[cabfpub] Preballot - Revised Ballot 190

Ryan Sleevi sleevi at google.com
Wed May 17 17:53:53 UTC 2017

On Wed, May 17, 2017 at 1:29 PM, Doug Beattie <doug.beattie at globalsign.com>

> Ryan,
> Is this a current summary of the options:
> 1)      Set a date way out in the future for allowing certificates to be
> issued using deprecated domain validation methods:
> a.       Not secure, Browser reject
> b.      CA like it
> 2)      Set a date within the next 3-6 months for requiring only the 10
> methods for issuance of all certificates (previously collected data cannot
> be used past this date if it was collected in accordance with any
> depreciated methods):
> a.       CAs reject, too much work to reverify all domains within this
> short time period
> b.      Browsers like it, assuming the date is not too far out.

This is what CAs previously adopted in Ballot 169.

> 3)      Specify which baseline methods were used within the certificate
> and allow deprecated methods to be used for the next 825 days.  What
> timeline are we contemplating for this?
> a.       This is a compromise option
> b.      CAs can continue to use insecure data they collected within the
> prior 825 days (or 39 months till March)
> c.       Browsers can decide if they should trust the site or not.
> d.      Depending on what action browsers take, CAs might be incented to
> not use deprecated domain validation methods sooner than b).
Not quite. Note the reply to Erwann (and from the original thread).

The proposal is simply "Specify what is the newest version that all
information within the certificate conforms to"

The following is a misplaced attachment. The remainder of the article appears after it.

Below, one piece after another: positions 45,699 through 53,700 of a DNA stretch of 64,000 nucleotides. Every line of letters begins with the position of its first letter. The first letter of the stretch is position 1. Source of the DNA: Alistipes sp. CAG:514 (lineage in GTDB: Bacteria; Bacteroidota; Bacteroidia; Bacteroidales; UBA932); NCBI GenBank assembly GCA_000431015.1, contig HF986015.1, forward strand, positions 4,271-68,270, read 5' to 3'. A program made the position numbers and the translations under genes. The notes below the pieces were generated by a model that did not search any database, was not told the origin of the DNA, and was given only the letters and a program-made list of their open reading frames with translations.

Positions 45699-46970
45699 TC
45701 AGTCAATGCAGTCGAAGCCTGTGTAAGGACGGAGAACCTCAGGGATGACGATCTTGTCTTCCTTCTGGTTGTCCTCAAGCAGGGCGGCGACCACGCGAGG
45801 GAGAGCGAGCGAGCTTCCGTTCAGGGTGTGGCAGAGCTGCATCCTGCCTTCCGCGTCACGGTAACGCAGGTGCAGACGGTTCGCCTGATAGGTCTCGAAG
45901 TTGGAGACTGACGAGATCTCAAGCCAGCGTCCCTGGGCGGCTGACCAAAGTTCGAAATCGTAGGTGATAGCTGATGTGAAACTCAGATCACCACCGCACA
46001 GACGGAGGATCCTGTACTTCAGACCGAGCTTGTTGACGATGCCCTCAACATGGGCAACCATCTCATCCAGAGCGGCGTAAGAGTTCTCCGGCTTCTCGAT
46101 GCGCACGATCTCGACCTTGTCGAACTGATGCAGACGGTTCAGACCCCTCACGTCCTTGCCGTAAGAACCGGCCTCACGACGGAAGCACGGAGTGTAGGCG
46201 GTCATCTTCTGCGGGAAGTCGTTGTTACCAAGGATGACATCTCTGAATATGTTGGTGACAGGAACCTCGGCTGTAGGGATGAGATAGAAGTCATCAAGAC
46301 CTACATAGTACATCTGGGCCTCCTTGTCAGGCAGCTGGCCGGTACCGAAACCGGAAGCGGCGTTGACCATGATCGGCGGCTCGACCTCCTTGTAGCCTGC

Independent of any discussions of deprecation, which aren't being discussed
here, simply signaling what version a given certificate complies with is a
huge step forward in providing reasonable assurances to the level of
validation. This is not substantially different than proposals to use the
standard CA/B Forum OIDs for determining DV/OV/IV in a reliable manner, or
to handle any changes in future validation requirements.

As we saw with the SHA-1 discussions, there are times when CAs feel they
have a compelling business need to use an 'older' version of the Baseline
Requirements for the validation and encoding of information, and this could
offer a reasonable and reliable technical signal for that. It provides
auditors useful tools in evaluating compliance. It provides ways for CAs to
establish their security bonafides in the communities that examine corpuses
of such certificates, such as Netcraft does. Overall, it seems like a
strictly positive win.

I'm unclear of your concerns though, and perhaps it'd be useful if you
could try to explain them for me.

1) Are you concerned that specifying the technical format of an optional
extension would create issues? If so, what are they?
2) Are you concerned that providing details about the compliance status of
a certificate would create issues? If so, what are they?

I'm happy to provide the text, but there wasn't much comment - and
certainly, few objections - so I mistakenly thought it was being
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